This time last year, it was not a foregone conclusion that general manager Doug Wilson and head coach Todd McLellan would be back with the San Jose Sharks.
Wilson was seemingly reeling from a trade that sent Dany Heatley to the Minnesota Wild in exchange for Martin Havlat. He played in just 39 games for the team, while Heatley played in all 82 games and registered 53 points.
The Sharks offense was abysmal, and the special teams, a facet of the game the team used to hang their hat on, was even worse—McLellan took the full brunt of the blame for the struggles.
However, the Sharks are in a good place now. They were just one game away from a berth in the Western Conference Finals after a lockout-shortened season that saw them approach rebuilding territory, then quickly commit to reloading this offseason.
As recent as it sounds, McLellan’s job was arguably on the line as late as the trade deadline in April. The Sharks were recovering from a February that saw them win only two games, followed by a March in which they went 8-4-2.
Wilson’s work at the trade deadline is the full reason for why McLellan will officially return to the team next season.
What is the biggest reason for McLellan staying in San Jose?
A deadline that included the departures of Ryane Clowe, Douglas Murray and Michal Handzus resulted in the additions of Raffi Torres and Scott Hannan, as well as the allowance of young players like Matt Irwin and Tommy Wingels to grow in the most competitive of environments.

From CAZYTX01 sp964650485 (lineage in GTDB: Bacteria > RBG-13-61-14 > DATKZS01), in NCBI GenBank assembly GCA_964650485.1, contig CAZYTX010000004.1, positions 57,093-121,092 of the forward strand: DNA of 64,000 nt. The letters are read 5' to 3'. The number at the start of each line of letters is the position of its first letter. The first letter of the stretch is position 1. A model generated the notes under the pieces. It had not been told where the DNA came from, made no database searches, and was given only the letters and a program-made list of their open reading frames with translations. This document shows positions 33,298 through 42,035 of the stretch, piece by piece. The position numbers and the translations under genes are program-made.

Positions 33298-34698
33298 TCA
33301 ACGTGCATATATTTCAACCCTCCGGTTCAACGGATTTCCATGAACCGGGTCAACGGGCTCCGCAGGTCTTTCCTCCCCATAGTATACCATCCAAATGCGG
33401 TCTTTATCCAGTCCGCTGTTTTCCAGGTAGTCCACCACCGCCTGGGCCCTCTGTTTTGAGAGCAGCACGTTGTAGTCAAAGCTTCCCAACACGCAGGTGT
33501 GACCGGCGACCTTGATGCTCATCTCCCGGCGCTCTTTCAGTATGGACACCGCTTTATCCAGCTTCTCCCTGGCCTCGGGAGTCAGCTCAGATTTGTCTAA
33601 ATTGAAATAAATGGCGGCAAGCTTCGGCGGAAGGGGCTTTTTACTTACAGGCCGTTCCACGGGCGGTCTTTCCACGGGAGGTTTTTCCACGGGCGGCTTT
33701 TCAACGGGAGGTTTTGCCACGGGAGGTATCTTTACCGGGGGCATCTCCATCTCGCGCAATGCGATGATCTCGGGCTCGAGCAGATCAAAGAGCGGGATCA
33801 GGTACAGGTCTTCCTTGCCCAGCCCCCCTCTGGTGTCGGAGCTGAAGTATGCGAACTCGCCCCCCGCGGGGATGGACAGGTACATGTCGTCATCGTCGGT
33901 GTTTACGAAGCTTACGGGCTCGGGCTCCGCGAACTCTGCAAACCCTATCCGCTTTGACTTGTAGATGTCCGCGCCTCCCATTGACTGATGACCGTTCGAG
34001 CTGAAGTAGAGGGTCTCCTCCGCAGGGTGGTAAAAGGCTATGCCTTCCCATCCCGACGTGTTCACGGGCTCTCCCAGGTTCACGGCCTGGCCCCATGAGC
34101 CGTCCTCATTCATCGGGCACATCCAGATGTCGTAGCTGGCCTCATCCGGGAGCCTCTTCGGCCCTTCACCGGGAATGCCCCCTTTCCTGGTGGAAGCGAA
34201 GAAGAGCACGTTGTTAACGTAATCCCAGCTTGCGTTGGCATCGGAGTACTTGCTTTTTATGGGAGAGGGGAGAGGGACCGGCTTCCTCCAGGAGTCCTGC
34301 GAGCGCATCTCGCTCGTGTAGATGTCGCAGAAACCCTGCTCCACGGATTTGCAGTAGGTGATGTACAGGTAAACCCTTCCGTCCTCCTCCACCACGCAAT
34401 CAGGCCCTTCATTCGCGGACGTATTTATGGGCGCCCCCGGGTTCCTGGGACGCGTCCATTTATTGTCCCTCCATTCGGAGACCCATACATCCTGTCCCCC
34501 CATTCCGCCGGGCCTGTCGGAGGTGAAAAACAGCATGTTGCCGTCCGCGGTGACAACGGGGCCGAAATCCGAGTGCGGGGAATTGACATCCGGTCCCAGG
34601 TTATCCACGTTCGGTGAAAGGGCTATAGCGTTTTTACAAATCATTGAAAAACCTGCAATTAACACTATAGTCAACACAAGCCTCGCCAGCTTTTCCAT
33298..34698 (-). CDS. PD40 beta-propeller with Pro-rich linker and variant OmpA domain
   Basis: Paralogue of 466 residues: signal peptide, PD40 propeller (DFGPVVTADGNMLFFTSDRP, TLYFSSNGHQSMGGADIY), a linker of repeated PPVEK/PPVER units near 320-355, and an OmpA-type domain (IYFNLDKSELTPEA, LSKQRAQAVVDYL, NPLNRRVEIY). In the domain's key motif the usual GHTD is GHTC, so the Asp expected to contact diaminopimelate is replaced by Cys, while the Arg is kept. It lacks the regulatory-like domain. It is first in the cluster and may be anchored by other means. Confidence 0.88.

It also led to the birth of a stronger, faster game on the ice, and that led to San Jose’s success deeper in the season and even further in the NHL playoffs.
McLellan coached the speed and grit of the game almost perfectly. It was likely his call to move Brent Burns from defenseman to forward, having had experience with Burns in the AHL. Burns’ position transfer was another highlight of the Sharks’ turnaround this season, as it changed the culture and landscape of the franchise at the most dire of times.
McLellan also found a go-to line that meshed well together.
He went away from a line packed with any combination of stars like Joe Thornton, Patrick Marleau, Logan Couture or Joe Pavelski. Instead, he focused on one of the stars, Thornton, and paired him with gritty players T.J. Galiardi and Burns. It proved to be a fruitful and reliable line as the playoffs wore on.
Wilson has set this team up exactly how McLellan has always envisioned it—a fast and gritty team centered on controlling the puck and defending the net. This style of play was not attainable with Clowe, Murray or Handzus on the ice.
With them gone, good things remain ahead for a team seemingly written off just two months ago.
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